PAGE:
US Stamps

Kwanzaa stamp with new design by Synthia Saint James to debut Oct. 1

Apr 29, 2021, 11 PM

By Michael Baadke

A new Kwanzaa forever stamp from the United States Postal Service marks the 50th anniversary of the first celebration of the Kwanzaa holiday.

A festive nonreligious celebration of family, community, culture, and prosperity, Kwanzaa was established by Maulana Karenga in 1966 and is based on African first-harvest traditions.

”Kwanzaa synthesizes and reinvents these tribal traditions as a contemporary celebration of African-American culture,” according to the Postal Service.

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In 2008, poet and author Maya Angelou described Kwanzaa as a time for gathering in the spirit of family and community, “to celebrate life, love, unity, and hope.”

The name of the holiday derives from the phrase “first fruits” in Swahili.

Holly Hartman of Information Please wrote last year than an estimated 18 million African-Americans take part in Kwanzaa.

It is observed from Dec. 26 through Jan. 1.

The new stamps will be issued in a pane of 20. Along with the pane, the Postal Service will also offer the Kwanzaa stamp in die-cut press sheets consisting of eight panes (160 stamps) through its Stamp Fulfillment Services division.

The press sheets will sell for face value at $75.20. The number of press sheets available for purchase has not been revealed.

USPS contract printer Banknote Corporation of America printed 15 million Kwanzaa stamps by four-color offset lithography with microprinting.

The first-day ceremony for the new Kwanzaa forever stamp will take place Oct. 1 at 12:30 p.m., in Marion Square, 329 Meeting St., in Charleston, S.C., during the 33rd annual MOJA Arts Festival: A Celebration of African-American and Caribbean Arts. The festival runs from Sept. 29 through Oct. 9.

Artist Synthia Saint James created the illustration for the new stamp, which depicts a woman holding a large purple bowl filled with fruits and vegetables, symbolizing the abundance of African first-harvest celebrations.

“She wears a lavender dress with a collar of African design that also appears in her earring,” the Postal Service notes.

Saint James worked with USPS art director Greg Breeding, who designed the stamp.

Her illustration of the very first U.S. Kwanzaa stamp, issued Oct. 22, 1997, with a 32¢ denomination (Scott 3175), features a family of four in colorful robes with a bowl of harvested fruits and vegetables; a flag with black, red and green stripes; a wrapped gift; and a candelabra with seven candles, known as the mishumaa saba and representing the seven principles of Kwanzaa and the seven days of the holiday.

The first design was used again on new stamps issued in 1999 (33¢, Scott 3368), 2001 (34¢, 3548), and 2002 (37¢, 3673).

Kwanzaa stamps were also issued in 2004, 2006, 2007, 2008, 2009, 2011 and 2013, with a total of six distinct designs, including the new issue.

The symbolic candles feature prominently on the most recent Kwanzaa forever stamp, which was illustrated by R. Gregory Christie and issued Nov. 26, 2013 (Scott 4845).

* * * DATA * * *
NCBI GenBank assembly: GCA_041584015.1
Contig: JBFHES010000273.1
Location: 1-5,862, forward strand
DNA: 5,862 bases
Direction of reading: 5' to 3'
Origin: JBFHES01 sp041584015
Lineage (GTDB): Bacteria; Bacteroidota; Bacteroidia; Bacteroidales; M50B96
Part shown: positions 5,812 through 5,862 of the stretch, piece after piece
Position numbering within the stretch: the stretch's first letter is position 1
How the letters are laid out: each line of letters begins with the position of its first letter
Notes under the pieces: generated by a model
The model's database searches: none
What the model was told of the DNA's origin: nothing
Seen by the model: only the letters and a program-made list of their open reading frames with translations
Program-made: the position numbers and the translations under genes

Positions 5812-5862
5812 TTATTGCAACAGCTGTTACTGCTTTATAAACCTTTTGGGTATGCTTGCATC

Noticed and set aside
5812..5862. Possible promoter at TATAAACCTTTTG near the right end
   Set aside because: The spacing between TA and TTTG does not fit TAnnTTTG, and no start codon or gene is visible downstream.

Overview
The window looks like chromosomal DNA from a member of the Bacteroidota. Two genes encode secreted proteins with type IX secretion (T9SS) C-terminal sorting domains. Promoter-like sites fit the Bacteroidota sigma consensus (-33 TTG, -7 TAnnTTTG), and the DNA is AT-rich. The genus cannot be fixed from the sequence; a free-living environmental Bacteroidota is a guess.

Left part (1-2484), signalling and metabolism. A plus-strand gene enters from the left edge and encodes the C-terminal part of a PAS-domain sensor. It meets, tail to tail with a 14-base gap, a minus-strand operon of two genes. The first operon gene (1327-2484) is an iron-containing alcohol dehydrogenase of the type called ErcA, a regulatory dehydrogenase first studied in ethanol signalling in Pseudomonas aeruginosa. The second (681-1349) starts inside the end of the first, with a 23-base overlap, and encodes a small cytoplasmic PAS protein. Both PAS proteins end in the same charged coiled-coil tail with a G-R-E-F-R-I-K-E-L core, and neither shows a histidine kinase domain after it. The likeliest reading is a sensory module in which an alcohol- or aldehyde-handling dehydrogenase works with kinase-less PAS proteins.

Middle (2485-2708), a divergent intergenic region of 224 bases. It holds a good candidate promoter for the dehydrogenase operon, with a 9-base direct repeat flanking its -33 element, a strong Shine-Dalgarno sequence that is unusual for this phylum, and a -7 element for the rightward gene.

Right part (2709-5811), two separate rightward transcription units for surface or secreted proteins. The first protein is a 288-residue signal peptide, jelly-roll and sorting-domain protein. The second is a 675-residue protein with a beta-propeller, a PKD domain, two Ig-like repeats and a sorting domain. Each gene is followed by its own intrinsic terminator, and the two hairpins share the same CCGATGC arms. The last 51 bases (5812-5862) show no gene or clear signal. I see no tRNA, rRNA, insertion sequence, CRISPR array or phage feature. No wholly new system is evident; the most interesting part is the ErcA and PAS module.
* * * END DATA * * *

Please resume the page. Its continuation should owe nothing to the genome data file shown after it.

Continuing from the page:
Technical details for the new Kwanzaa special forever stamp and first-day cancel ordering information are presented below, along with a list of the 12 different Kwanzaa stamps issued by the U.S. Postal Service.

U.S. Kwanzaa stamps 1997-2016

Scott No.     Year       Design

3175            1997      32¢ Family

3368            1999      33¢ Family

3548            2001      34¢ Family

3673            2002      37¢ Family

3881            2004      37¢ Robes

4119            2006      39¢ Robes

4220            2007      41¢ Robes

4373            2008      42¢ Robes

4434            2009      44¢ Family

4584            2011      [forever] Robes

4845            2013      [forever] Family

to come       2016      [forever] Woman

Nondenominated (46¢) Kwanzaa special forever stamp

FIRST DAY— Oct. 1, 2016; city— Charleston, S.C., and nationwide.

DESIGN: artist— Synthia Saint James, Los Angeles, Calif.; designer, art director and typographer— Greg Breeding, Charlottesville, Va.; modeler— Sandra Lane and Michelle Finn.

PRINTING: process— offset with microprinting; printer and processor— Banknote Corporation of America, Browns Summit, N.C.; press— Alprinta 74; inks— cyan, magenta, yellow, black; paper— phosphor tagged, overall; gum— self-adhesive; issue quantity— 15 million stamps; format— pane of 20, from 320-subject cylinders; size— 0.77 inches by 1.05 inches (image); 0.91 inches by 1.19 inches (overall); 5.43 inches by 5.64 inches (full pane); 10.85 inches by 22.54 inches (press sheet); plate numbers— “B” followed by four single digits; marginal markings— plate number in four corners (stamp side); “©2015 USPS,” plate position diagram, USPS logo, bar code, promotional text (back); USPS item No.— 556604.

First-day cancel ordering information

Collectors requesting first-day cancels are encouraged to purchase their own stamps and affix them to envelopes. The first-day cover envelopes should be addressed for return (a removable label may be used), and mailed in a larger envelope addressed to Kwanzaa Stamp, Stamp Fulfillment Services, Cancellation Services, 8300 NE Underground Drive, Pillar 210, Kansas City, MO 64144-9998. Requests for first-day cancels must be postmarked by Dec. 1.

The Postal Service’s uncacheted first-day cover for the Kwanzaa stamp is USPS item No. 586616 at 91¢. USPS order numbers for stamps and FDCs also appear in Linn’s 2016 U.S. Stamp Program.